Entrance Orientation: N
Entrance Altitude: 435 m asl
Cave Formation: RockShelter
Cave Map: N/A
Main Research Years: 1979; 1985; 2001
Occupation Eras and Dates: 8400-7900 BP; 7600-7200 BP; 6600-6000 BP
Leben, F. (1983). Mala Triglavca. Elaborat: Izkop 1983. Manuscript at the Archive of the Institute of Archaeology at ZRC-SAZU (No. 175). Ljubljana: ZRC-SAZU, Institute of Archaeology.
Leben, F. (1988). Novoodkrite prazgodovinske plasti v jamah na Krasu. Porocˇ ilo o Raziskovanju Paleolita, Neolita in Eneolita v Sloveniji, 16, 65–76.
Mlekuz, D., Budja, M., Payton, R., and Bonsall, C. 2008. “Mind the Gap”: Caves, Radiocarbon Sequences, and the Mesolithic-Neolithic Transition in Europe – Lessons from the Mala Triglavcka rockshelter site. Geoarchaeology: An International Journal 23 (3), 398-416.
Cave Description: The cave was formed in the limestone rock bed. The cave is a remnant of the ancient cave system of the river Reka.
Research Chronicles and Data: Excavations were undertaken by France Leben in 1979 and 1985 who excavated the western half of the rockshelter to a depth of ca. 4m below the cave floor, the excavation and recording was carried out based on 2m grid squares and horizontal spits of 20cm. There was no sieving or flotation, and the results were never fully published.
Five stratigraphic layers were later described, as these were easy to determin from the layers shown in the published diagram. In the central part of the cave, the diagram appears to show 7 layers marked I - VII.
The lowermost layer (VII or 5) was described by Leben (1988) as “autochthonous red clay with rubble.” Archaeologically sterile, it was interpreted as Pleistocene in age. The overlying layers were attributed by Leben to the Holocene. Layers III-VI were based on small differences in color and stoniness with ash lenses occurring throughout.
Layer 4 was assigned to the Mesolithic based on the presence of microliths and an absence of pottery. This layer also contained bone artifacts, including mattocks and piercers, and fragmentary remains of wild animals (mainly deer). Layer 3 contained Neolithic pottery as well as stone and bone tools. The faunal assemblage from this layer was dominated by the bones of wild animals, but approximately one-third were those of domesticated animals, including cattle, sheep, goats, and dogs. At the upper boundary of layer 3, Leben (1988) reported finding Eneolithic and EBA pottery.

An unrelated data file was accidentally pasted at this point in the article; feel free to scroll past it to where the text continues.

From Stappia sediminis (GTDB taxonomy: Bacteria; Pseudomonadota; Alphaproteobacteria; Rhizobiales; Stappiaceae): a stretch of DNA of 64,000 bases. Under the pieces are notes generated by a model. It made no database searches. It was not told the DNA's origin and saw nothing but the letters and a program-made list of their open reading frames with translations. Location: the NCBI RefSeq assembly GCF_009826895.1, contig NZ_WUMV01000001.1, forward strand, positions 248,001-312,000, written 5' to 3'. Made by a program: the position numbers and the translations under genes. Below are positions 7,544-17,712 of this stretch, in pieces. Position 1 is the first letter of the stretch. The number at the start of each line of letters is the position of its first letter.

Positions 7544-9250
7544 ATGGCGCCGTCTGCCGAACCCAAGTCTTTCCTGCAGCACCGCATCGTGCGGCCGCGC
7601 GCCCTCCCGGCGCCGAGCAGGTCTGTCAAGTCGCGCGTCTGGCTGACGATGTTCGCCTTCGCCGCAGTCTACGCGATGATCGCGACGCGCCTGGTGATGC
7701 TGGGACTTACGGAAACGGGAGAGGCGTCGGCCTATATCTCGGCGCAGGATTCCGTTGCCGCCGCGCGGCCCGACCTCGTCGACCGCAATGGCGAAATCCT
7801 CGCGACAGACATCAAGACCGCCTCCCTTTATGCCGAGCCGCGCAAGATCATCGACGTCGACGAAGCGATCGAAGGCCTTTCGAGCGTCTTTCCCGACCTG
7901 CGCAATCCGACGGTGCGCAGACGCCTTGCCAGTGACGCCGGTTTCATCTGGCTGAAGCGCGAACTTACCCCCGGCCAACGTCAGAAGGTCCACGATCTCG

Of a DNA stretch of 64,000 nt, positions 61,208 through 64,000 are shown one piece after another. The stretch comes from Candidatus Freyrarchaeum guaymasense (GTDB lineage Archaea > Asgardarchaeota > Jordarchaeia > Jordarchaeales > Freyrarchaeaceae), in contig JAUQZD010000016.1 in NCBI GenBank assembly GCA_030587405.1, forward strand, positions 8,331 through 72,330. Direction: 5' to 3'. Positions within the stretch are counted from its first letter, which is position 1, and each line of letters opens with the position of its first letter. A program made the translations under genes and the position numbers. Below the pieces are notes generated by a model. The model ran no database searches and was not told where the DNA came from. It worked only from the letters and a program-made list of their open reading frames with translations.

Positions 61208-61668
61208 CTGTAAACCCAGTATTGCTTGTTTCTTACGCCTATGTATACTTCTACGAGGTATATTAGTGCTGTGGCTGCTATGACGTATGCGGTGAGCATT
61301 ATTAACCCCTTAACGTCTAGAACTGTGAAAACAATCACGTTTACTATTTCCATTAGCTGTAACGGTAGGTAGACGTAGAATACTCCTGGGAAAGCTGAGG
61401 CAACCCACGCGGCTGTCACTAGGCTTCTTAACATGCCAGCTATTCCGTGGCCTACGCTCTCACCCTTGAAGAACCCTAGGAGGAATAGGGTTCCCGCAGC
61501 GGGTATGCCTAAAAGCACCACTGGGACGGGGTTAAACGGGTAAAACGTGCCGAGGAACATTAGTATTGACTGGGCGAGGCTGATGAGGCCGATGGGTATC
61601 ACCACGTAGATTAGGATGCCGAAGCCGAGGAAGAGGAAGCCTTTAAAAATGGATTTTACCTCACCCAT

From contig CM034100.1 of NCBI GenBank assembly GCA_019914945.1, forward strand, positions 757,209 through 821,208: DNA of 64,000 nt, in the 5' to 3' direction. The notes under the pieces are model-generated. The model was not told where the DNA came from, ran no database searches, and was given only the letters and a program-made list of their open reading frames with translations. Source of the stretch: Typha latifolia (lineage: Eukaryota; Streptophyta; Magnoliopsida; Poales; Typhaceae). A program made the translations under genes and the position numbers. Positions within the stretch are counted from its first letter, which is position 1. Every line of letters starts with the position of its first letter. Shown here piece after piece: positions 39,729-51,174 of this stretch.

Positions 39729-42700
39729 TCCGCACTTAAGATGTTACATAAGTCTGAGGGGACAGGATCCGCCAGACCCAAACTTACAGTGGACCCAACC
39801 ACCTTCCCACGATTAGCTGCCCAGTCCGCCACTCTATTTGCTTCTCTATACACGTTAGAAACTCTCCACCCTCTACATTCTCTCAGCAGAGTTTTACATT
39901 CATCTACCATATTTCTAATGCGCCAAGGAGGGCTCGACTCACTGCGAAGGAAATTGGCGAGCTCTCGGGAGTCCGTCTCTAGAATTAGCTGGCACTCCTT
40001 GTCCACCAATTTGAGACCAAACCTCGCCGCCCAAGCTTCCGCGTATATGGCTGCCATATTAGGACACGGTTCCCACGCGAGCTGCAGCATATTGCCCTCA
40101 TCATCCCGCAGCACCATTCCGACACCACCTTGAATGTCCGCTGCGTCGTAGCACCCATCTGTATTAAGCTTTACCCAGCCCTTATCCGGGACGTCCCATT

Layers 1 and 2 at the top of the sequence were described in Leben’s field notes as consisting of “rubble and humus,” with layer 2 reported as having a greater stone content. Pottery recovered from these layers was interpreted as belonging to various periods from LBA to modern.
In the 2001 excavation, whist recording sections of Leben’s trench, the excavators described 7 layers roughly corresponding to 7 layers apparent in published diagram. Significant soil disturbance had affected the cave deposits. The layers were distinguished by testing pH levels of soils and relating to lithological analysis.
At a depth of 186 cm, a much darker humus layer was encountered. This was black in colour and is interpreted as a buried surface with a larger organic carbon content, possibly with finely divided charcoal. The colour suggests that the addition of organic material by humans had occurred in this layer. This layer also contained common burned and unburned bone fragments.
In one place in the central part of the section, this dark layer rested directly on lighter grayish, extremely calcareous material. This very porous but massive material compressed easily and was non-sticky, indicating a high carbonate or ash content. In places, firmer and denser areas coincided with the presence of small nodules of calcium carbonate. The much less stony character of this feature suggests some kind of pit infill.
Eight samples from bones of large mammals were submitted to the Poznan lab by the excavators. A further 12 samples were taken from individual antler and bone artefacts by using high-speed steel drills and submitted to the Oxford Radiocarbon Accelerator Unit. The samples submitted to Oxford weighed between 200 mg and 620 mg, while those submitted to Poznan were fragments weighing between 300 mg and 1200 mg. The radiocarbon dates, indicate frequent use of the cave from 8400 yr B.P. to at least 3700 yr B.P. The dates fall into three distinct clusters (8400–7900, 7600–7200, and 6600–6000 yr B.P.) with some outliers. However, the clusters as well as the gaps in the sequence (7900–7600 yr B.P., 7200–6600 yr B.P.) could be the result of the sampling.
Cave Uses: Agropastoral (A.a) - Neolithic animal penning